Lightweight Paved Road
After a good 8 years from the first tutorials for paved roads, I’m now trying another take on the subject, with a lighter yet slightly messier solution.
For anyone curious, the old tutorials can be found at:
The results are probably better, but the old MDF roads were thinner and definitely more sturdy. It involves using cardboard, Stucco paste, and a lot of sanding.
The details, however, speak for themselves.
The base for the roads with the new technique is arbitrary: I personally chose to use styrofoam which is easy to deform and can be shaped into a light gaming table. As long as the base surface is rigid enough (that is, you won’t be able to roll it!) it will be OK.
For this tutorial, I cut a 12 cm square, 1 cm thick piece of styrofoam.
Since the grip of the Stucco paste is quite weak, i glued to the front of the styrofoam a 1mm cardboard sheet. This will form an excellent base for the stucco, and will provide the finished piece with extra flexibility.
I let the cardboard dry completely before starting to apply the stucco. It is sold either in large cans or in tubes. While I’m using a tube now, I’d advise anyone planning to make full table to purchase at least a full jar, since you’re going to use a lot of it.
Now, spread it evenly. That is a nearly impossible task, and don’t be discouraged if the result is this:
That’s ok. Really.
What you have to do now is wait. Until the stucco is totally dry, it will peel off easily at the first movement of your hand. Forget about it for a night, then start sanding.
Sand it down until it willl be smoother, and you’ll be covered by a tiny and hideous white dust. The surface will still be uneven, but only on patches.
Then, spray some water on it, and go with a second layer. It should only cover the patches, and should be much less messy.
The surface should now be smooth enough. Don’t worry if there are irregularities: A paved road is rarely perfect.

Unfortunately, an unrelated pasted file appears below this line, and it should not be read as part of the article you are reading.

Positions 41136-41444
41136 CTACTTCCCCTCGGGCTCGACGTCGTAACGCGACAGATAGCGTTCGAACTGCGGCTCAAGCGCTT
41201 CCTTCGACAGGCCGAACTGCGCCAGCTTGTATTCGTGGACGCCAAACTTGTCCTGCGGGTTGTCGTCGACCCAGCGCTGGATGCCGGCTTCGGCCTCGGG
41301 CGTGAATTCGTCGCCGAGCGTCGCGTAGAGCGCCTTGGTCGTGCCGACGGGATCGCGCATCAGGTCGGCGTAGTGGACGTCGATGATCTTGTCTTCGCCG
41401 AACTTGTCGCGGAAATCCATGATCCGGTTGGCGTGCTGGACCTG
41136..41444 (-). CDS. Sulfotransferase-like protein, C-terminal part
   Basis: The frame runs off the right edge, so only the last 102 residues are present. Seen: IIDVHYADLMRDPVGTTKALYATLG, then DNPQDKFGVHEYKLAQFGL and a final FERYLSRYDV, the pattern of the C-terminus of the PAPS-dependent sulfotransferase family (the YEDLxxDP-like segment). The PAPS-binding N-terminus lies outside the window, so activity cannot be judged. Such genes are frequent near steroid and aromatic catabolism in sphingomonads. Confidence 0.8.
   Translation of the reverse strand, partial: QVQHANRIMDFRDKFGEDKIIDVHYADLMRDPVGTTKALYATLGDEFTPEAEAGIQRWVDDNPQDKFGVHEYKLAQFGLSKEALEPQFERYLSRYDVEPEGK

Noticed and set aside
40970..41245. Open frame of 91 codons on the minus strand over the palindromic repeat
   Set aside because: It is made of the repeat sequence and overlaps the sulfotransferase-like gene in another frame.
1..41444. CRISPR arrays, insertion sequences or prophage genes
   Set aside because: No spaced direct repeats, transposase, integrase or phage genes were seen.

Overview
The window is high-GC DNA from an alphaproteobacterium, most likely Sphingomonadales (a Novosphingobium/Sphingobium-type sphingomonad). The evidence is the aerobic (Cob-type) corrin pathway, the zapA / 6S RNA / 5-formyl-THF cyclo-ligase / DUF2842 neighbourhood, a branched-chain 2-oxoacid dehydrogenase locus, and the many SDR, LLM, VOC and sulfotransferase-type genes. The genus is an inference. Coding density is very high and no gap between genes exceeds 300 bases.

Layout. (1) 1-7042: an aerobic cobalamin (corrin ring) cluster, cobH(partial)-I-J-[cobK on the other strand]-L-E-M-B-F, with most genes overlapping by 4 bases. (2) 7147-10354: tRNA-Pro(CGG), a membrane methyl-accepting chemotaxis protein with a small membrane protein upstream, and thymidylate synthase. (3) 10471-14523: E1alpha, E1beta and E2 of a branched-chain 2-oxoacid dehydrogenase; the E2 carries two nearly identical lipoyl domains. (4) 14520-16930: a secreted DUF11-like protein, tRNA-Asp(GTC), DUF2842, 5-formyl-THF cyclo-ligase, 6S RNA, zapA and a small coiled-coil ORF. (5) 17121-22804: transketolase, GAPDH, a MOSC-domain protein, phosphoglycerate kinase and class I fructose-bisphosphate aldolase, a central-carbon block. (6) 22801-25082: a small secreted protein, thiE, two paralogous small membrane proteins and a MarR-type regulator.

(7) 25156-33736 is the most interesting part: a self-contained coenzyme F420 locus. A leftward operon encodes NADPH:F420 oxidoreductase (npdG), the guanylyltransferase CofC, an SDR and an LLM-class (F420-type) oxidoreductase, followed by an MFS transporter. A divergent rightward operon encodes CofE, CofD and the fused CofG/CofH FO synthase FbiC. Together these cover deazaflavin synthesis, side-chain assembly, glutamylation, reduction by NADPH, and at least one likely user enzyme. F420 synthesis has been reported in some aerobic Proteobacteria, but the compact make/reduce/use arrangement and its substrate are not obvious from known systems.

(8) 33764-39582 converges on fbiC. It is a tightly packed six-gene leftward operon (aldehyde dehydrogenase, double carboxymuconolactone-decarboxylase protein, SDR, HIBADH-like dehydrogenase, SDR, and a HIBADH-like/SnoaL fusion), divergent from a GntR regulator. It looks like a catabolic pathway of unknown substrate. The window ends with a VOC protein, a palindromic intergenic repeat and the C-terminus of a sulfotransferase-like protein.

Speaking of imperfections, this perfectly smooth surface is hardly believable. there might be several ways to add some texture to it (including adding sand into the original paste, which however complicates things in the rest of the process), but my advice is to exploit the grain of a coarse sanding paper.
Just push it on the surface, and with a round tool press it firmly until some dents will appear on the plaster surface below.
Continue until you’re satisfied. After a few minutes and several passes in various directions, my piece looked like this:
Note that the original dent in the center of the panel (which was quite evident in the previous pictures) now is entirely believable as part of the now rough surface.
Once you have your surface prepared, start scribing the main lines of the concrete panels. This is just one of the possible patterns, simple cracks could be added instead, as well as marks of giant stompy robots.
The process is roughly divided in three parts: First, you highlight the areas with straight marks. These represent the concrete slabs or depositions, and are man-made. Then, start adding the main cracks. By pressing with the scribing tool some patches of stucco will peel off, but it is not necessarily a problem. The cardboard below will be a believable rough ground. Finally, start adding the minor cracks. Be sure not to reach the bottom of the stucco layer with those, otherwise you’ll end up with too many exposed parts of cardboard. Besides, cracks of different depht and width are much better.
Here is a shot of the finished piece. Soon a tutorial for painting this tricky piece will follow.
The Lazy One